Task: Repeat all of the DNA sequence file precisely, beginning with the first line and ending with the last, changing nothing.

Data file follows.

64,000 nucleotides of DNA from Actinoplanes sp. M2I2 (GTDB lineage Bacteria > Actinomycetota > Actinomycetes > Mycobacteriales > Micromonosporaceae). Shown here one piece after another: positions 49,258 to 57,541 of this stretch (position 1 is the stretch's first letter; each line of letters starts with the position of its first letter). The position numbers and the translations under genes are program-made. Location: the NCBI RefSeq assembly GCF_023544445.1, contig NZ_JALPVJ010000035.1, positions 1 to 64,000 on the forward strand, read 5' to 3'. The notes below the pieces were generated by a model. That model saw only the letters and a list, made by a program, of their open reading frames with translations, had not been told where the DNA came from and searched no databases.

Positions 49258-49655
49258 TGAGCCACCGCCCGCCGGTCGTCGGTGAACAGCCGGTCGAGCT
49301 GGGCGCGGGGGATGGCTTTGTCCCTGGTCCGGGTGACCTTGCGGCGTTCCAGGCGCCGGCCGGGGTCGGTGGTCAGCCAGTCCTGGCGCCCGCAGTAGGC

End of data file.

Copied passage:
64,000 nucleotides of DNA from Actinoplanes sp. M2I2 (GTDB lineage Bacteria > Actinomycetota > Actinomycetes > Mycobacteriales > Micromonosporaceae). Shown here one piece after another: positions 49,258 to 57,541 of this stretch (position 1 is the stretch's first letter; each line of letters starts with the position of its first letter). The position numbers and the translations under genes are program-made. Location: the NCBI RefSeq assembly GCF_023544445.1, contig NZ_JALPVJ010000035.1, positions 1 to 64,000 on the forward strand, read 5' to 3'. The notes below the pieces were generated by a model. That model saw only the letters and a list, made by a program, of their open reading frames with translations, had not been told where the DNA came from and searched no databases.

Positions 49258-49655
49258 TGAGCCACCGCCCGCCGGTCGTCGGTGAACAGCCGGTCGAGCT
49301 GGGCGCGGGGGATGGCTTTGTCCCTGGTCCGGGTGACCTTGCGGCGTTCCAGGCGCCGGCCGGGGTCGGTGGTCAGCCAGTCCTGGCGCCCGCAGTAGGC